On Saturday, members of the Scottish Socialist party will gather in Edinburgh to decide on the continued existence of the SSP.
Those who have demanded that joining the Scottish Left Project be put onto the agenda rather than, say, fighting the Tories' austerity plans, working for nuclear disarmament, or increasing the number of Socialist votes in Scotland ahead of the Holyrood general election, might not like it described that way - but that is what it is.
The SSP has been established for 17 years now (that's almost twice as long as the SDP, to give an idea of how impressive that longevity is), having achieved parliamentary representation and still with representation at local authority level. Its success in the early part of the century is the blueprint for getting small parties into parliament, with the likelihood of being able to play an influential role in policy. Despite never being in coalition, many of the SSP's signature manifesto commitments from the Second and Third parliaments have been implemented (such as free school meals and tuition fee-free higher education).
It's an unarguable fact that a united Left in Scotland will be able to achieve greater success in Scotland than a fractured divided Left. But that's not what's being argued for on Saturday.
When I was on the SSP's Executive Committee, I saw how some individuals in the nascent Left Project operated. Rather than making an honest approach to the SSP as a whole, they secretly went round individual members, picking them off one-by-one, and getting them to sign the Left Project's declaration without the knowlege of the SSP. It was viewed - is viewed - as very much the wrong way to go about doing business, and is a huge part of the reason why the Left Project is viewed with extreme suspicion by many SSP members.
One individual in particular, who had abandoned the SSP for years and whose only contribution to it in at least seven years was to go round anyone who would listen and tell them the SSP was finished, seems to have spent the last two years systematically and deliberately undermining the SSP; slithering around its membership trying to poach young SSP members in Glasgow to a new branch (of which, natürlich, the individual in question was in total control) whose only purpose is to bring the SSP under the Left Project's control by presenting it as a fait accomplit to Conference.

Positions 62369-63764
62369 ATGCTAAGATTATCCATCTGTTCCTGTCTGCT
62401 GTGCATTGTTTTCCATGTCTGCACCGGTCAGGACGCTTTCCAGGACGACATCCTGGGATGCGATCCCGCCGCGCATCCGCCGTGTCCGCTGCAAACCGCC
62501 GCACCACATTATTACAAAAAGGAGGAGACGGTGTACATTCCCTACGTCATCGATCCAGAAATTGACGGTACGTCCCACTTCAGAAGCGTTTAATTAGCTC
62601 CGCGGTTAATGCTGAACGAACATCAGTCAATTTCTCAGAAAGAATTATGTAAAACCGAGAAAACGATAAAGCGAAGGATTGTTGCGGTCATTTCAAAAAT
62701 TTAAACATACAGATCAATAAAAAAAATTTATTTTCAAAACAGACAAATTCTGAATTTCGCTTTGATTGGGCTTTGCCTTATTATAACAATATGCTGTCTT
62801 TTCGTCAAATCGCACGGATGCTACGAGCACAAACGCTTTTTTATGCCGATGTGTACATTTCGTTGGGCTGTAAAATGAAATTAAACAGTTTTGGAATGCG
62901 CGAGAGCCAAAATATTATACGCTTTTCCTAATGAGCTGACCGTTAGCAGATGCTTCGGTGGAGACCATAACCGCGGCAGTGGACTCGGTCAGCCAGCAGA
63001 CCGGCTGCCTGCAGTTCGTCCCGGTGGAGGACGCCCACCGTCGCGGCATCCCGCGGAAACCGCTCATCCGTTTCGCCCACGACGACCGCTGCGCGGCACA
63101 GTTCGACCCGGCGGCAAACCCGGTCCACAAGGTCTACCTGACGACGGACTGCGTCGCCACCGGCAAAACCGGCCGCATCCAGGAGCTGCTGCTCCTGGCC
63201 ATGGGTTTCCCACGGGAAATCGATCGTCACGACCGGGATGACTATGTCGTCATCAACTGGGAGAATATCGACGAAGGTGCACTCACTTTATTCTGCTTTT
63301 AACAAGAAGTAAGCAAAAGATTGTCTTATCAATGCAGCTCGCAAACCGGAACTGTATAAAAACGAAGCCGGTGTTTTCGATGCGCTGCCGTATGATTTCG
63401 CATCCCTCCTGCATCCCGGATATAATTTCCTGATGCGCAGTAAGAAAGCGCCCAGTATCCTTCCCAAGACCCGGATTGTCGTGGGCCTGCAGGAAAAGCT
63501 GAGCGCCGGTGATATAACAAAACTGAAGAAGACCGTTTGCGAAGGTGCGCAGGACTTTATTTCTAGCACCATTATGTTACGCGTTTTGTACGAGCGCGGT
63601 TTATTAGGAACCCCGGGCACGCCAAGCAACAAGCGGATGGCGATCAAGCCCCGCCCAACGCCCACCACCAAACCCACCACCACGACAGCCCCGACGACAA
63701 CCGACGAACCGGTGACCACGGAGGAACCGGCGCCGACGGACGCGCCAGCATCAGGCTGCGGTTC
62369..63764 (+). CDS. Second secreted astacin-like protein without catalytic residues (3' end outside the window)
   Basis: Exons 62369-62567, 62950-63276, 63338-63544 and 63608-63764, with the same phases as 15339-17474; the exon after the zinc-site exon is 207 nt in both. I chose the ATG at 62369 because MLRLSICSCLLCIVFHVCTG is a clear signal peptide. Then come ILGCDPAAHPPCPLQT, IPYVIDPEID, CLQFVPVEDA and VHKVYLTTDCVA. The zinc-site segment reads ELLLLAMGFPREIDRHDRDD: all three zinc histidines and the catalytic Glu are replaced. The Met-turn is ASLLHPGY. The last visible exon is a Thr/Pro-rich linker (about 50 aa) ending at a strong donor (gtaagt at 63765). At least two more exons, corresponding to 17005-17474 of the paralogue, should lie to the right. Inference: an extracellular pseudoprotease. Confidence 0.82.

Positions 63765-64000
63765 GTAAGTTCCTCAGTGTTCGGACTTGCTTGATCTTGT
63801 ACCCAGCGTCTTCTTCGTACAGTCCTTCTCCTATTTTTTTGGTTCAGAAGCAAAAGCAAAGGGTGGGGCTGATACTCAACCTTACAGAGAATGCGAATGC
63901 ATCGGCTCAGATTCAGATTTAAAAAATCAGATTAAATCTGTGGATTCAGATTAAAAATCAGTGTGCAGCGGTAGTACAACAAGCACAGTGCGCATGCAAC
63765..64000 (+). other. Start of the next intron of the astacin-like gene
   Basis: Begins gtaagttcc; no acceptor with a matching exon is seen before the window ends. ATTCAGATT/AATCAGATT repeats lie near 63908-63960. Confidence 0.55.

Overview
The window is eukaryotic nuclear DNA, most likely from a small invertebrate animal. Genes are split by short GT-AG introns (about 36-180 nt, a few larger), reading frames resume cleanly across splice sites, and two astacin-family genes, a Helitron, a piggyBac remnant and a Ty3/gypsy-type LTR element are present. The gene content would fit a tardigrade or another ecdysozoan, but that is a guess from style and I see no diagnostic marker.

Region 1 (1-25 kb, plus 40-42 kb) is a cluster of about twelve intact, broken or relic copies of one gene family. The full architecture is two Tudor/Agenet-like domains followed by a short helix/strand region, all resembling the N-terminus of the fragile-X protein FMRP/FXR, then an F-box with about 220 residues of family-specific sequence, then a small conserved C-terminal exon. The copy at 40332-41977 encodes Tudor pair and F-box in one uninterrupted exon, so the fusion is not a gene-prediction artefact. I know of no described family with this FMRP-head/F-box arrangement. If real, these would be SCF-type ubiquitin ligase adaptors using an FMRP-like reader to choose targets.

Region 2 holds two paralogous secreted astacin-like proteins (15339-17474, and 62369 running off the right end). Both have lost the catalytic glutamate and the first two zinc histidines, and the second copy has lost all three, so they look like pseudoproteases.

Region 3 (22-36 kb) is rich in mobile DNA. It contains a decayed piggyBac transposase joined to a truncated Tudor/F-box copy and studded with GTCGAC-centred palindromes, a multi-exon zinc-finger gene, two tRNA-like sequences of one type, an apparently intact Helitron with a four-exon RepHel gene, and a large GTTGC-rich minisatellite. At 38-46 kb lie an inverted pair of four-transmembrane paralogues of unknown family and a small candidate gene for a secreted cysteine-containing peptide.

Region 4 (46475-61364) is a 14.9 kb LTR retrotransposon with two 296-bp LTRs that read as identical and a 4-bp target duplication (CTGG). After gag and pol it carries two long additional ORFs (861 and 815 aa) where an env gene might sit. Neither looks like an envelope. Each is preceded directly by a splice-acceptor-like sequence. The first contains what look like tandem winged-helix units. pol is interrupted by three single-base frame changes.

The main objection, as far as I can see, is that the Left Project seems want to consume the SSP. They claim to want to work with the SSP, but refused, for the most part, to join it.
And, far from being a broad front of the Left as is being claimed, it seems to have targeted the SSP specifically and solely. If it was to be a broad Left electoral front, why is there no negotiations with, for example, the Scottish Green Party? Last year, there were lengthy negotiations between the Greens and SSP about a Red/Green alliance for the European parliamentary elections (albeit they ultimately failed). The people pushing the Left Project didn't ask to be part of that broad Left front then: why now?
If it is to be an electoral alliance, what sort of electoral alliance will it be? Will it be the first Holyrood election ever in which the SSP is prevented from using its name? Because if the Left Project broadly refuses to join the SSP, is it likely they will stand under an SSP banner in the election?
Or is it, as I suspect, to be a repetition of the famous SDP/Liberal sketch in which each of the two gets to pick a single word from its name to make up the name to be on the ballot papers: from the LP, "Left", and from the SSP, "Party"?
What currency will they use? Will they be in the European Union? Shit, hold on, that line was from September.
The Scottish Left Project says it's not a political party. But it wants to compete in a general election next May. It doesn't have a constitution. It doesn't have a manifesto. There is less than a year until the general election. Is the aim to consume the historically-established and successful SSP, a party which has grown exponentially during and since the referendum.
RIC was a huge success during the referendum. But it was a campaigning organisation, a great one, not a political party. Now, I'm not saying that there aren't problems with the SSP. A derisory vote at the Westminster election was likely caused in the main by being squeezed by the SNP being seen as the "Yes party". And the continuing (and not entirely inaccurate perception) that it remains less a political party and more of a social club for ex-Militant members is an issue - albeit one that is lessening as the influx continues of new members born after the Militant years. However, those are minor issues compared to the main necessity - to provide a strong Left-wing voice in Scottish politics.
The SSP has done that before. It would be an act of almost unforgivable folly for SSP members to vote to throw everything the party has worked towards for almost two decades away on Saturday in favour of joining an untried group with little organisation and - as far as I can see - no tactical or political vision further than "SYRIZA are cool. It would be bantz if Scotland could have something like that".
Instead of re-entryism, wouldn't it, in fact, make more sense to reverse the position (and if Left unity is the overarching point of this move on Saturday as is claimed, that surely wouldn't be a problem) and have the smaller Left Project join the SSP as an internal platform?
It's too close to the election to try and start a new political option from scratch. If I was going to the SSP conference on Saturday instead of getting pissed in Blackpool, I would recommend that SSP members vote against joining the Left Project. It doesn't have to stay out forever, but a bit of breathing space to debate motivation and tactics would certainly seem to me to be the sensible option here.